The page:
The 10th Biennial Conference at Loughborough University, UK: A view from the Conference Chair

~Elizabeth Peel / @profpeel

When the sunny 9 July 2017 opening of ISCHP2017 came around, featuring the book launch of the Critical Approaches to Health book series, and poetry from local BME and men’s mental health group Showcase Smoothie (and local ales, pies and strawberries and cream!) it seemed like only yesterday I was discussing putative themes and keynotes with the ISCHP Committee in front of a log fire in Grahamstown, South Africa two years previously.

We were delighted to host ISCHP2017 at Loughborough and welcome 120 delegates from 24 different countries to the campus. While the parallel streams focused on the conference themes of ageing, diversity and inclusivity, mental health, and innovations in critical theory and method contained excellent critical scholarship, for me it was the plenary sessions (and the ceilidh!) that made the conference.

There was a series of excellent ‘mystery’ provocative five-minute challenges namely:

  • Are we working within silos of knowledge? (Poul Rohleder);
  • Considering our discipline’s footprint in addressing global health issues (Britta Wigginton);
  • Is critical psychology still relevant in a ‘post-truth’ era? (Adam Jowett).

And the cryptically entitled:

  • Why are we talking about …. again? (Anthea Lesch);
  • The biggest lie on the Internet (Ally Gibson);
  • actuALLY (Brett Scholz);
  • Optimism (Andrea Lamarre); and
  • An honour of which I am very sensible (Glen Jankowski)

We had six excellent pre-conference workshops. I attended Neda Mahmoodi and Glen Jankowski’s practical session in which we developed impromptu memes and podcasts. Other workshops covered visualising health and illness (Ally Gibson & Andrea LaMarre), multi-media storytelling (Elisabeth Harrison & Carla Rice), using photography (Periklis Papaloukas & Iain Williamson), qualitative research (Wendy Stainton-Rogers & Carla Willig) and conversation analysis (Marco Pino & Charles Antaki). Wider aspects of the conference programme included a very interesting film and a photography display, both very well received.

The four keynote speakers – Ama de-Graft Aikins, Antonia Lyons, Davina Cooper and Dave Harper – did a really excellent job of stimulating thought and discussion around the important topics of Africa’s chronic illness burden, youth drinking cultures, prefigurative concepts, and public mental health respectively. The pecha kucha presentations were diverse and of a very high standard. I’d encourage those already planning (?!) for ISCHP2019 to consider the plenary formats of pecha kucha and five-minute challenge as their submission format of choice: not only do they capture the audience; but you capture a wider audience too. Here you can revisit the full programme_and the book of abstracts.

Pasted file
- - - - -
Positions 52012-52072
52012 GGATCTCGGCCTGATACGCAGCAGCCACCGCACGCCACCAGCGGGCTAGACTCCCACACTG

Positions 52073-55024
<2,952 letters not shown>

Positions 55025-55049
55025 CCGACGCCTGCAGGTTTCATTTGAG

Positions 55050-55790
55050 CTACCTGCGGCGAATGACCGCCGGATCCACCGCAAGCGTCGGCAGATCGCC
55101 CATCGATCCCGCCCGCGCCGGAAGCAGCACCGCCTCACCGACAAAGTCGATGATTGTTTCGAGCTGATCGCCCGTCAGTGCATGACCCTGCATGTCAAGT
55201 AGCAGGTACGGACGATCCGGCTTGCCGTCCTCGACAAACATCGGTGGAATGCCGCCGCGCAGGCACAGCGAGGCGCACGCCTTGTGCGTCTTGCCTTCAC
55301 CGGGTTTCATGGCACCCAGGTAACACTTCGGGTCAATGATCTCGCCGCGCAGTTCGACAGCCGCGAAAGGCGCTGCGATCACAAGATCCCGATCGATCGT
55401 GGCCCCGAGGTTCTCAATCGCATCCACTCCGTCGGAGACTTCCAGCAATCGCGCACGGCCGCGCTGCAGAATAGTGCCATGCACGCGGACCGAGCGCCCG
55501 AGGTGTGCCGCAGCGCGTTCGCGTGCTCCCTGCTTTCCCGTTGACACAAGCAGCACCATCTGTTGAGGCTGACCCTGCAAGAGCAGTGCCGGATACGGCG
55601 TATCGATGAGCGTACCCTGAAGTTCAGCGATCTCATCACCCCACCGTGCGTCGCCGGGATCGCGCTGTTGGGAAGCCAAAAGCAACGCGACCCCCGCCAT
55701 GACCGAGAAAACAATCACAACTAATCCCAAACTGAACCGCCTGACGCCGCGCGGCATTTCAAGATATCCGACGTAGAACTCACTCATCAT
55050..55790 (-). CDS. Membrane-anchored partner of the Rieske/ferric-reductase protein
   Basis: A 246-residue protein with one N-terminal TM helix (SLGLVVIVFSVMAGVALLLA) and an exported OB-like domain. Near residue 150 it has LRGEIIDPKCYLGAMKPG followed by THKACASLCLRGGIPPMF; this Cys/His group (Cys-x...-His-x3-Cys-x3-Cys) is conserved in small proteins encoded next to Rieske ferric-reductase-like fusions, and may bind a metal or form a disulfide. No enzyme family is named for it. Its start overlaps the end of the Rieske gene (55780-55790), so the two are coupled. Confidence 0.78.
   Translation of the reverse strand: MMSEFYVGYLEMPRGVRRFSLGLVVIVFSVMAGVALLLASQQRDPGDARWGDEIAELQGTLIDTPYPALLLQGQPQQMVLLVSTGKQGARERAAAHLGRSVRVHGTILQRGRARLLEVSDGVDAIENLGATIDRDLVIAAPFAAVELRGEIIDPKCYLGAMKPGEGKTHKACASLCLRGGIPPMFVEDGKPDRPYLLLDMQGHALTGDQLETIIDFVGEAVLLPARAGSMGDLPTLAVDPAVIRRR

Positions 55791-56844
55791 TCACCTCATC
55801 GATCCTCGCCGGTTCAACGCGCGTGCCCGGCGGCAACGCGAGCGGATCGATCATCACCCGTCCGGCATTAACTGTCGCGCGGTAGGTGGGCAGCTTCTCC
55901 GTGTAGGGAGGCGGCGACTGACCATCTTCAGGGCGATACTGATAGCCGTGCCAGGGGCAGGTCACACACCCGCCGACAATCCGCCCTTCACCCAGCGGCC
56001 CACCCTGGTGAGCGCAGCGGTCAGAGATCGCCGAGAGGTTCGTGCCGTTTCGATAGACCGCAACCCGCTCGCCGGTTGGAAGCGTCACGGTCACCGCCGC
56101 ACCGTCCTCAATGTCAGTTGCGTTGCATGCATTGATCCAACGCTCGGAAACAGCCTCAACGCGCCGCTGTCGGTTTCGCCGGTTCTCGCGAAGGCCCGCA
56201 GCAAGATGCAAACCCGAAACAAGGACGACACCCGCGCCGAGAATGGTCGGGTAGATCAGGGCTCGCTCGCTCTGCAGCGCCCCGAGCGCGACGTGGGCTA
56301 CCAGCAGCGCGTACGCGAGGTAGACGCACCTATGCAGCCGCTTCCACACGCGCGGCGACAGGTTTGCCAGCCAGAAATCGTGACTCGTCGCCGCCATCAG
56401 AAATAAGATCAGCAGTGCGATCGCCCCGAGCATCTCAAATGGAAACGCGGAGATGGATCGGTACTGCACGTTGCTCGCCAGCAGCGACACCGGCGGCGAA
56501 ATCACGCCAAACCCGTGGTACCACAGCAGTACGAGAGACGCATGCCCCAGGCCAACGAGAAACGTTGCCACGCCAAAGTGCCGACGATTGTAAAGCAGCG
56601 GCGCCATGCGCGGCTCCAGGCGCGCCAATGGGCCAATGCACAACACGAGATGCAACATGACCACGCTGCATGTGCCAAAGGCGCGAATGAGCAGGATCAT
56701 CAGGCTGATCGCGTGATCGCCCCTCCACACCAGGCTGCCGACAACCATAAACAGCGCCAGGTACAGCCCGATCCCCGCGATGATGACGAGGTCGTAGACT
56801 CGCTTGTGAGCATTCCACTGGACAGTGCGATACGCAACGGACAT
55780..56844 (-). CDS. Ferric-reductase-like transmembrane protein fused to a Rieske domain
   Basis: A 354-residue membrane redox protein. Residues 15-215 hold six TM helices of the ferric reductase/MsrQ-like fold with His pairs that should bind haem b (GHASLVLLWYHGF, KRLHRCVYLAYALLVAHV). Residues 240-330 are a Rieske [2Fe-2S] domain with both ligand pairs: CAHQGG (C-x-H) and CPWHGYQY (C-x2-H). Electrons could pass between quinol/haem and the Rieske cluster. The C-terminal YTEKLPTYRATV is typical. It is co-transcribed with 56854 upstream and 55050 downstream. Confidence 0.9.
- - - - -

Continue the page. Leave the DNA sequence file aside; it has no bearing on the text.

No conference is complete without dancing and prizes! Our heart rates were impressively raised at the post-Gala dinner ceilidh and book/Routledge book voucher prizes were awarded to the following:

  • Student presentation: Sarah Gillborn (Leeds Beckett University)
  • Poster: Ian Williamson (De Montfort University)
  • Pecha kucha: Craig Owen (St Marys University)
  • 5 minute challenge: Harriet Gross (University of Lincoln)
  • Social media contributions: Andrea Lamarre (University of Guelph)
  • Most enthusiastic ceilidh dancer: Glen Jankowski (Leeds Beckett University)

Mine is just one perspective on the conference and there will be many others. As a community is needed to raise a child, so too is one needed to organize a conference, and my thanks go out again to all the conference planning committee, Sue White and other Loughborough team members Kathrina Connabeer, Carolyn Plateau, Laura Thompson and Gemma Witcomb. Psychology technician Peter Beaman popped over at late notice to take this great set of photographs for posterity, enjoy!

 


Last but not least, please do complete the conference feedback form – a really helpful thing to do, and useful for the team who takes on ISCHP2019.

 

Taking stock: Gearing up for ISCHP 2017

~Glen Jankowski, site co-editor

Being critical in a neoliberal discipline can often feel exhausting. We’re fighting an uphill battle and it can seem like little progress has been made, especially when we look at how long we’ve been fighting it.

Go back to 1987 for instance when the gods of discourse analysis, Jonathon Potter and Margaret Wetherell (1987, p. 174) tried to address the need to get out of the ivory tower in psychology in their book on discourse analysis:

We feel that researchers should pay considerably more attention to the practical use of their work over and above the amassing of research findings and the furtherance of careers…the image of a benign body of practitioners waiting to read the journals of pure scientists and put research findings into practice is heartwarming but unrealistic”.

discourse

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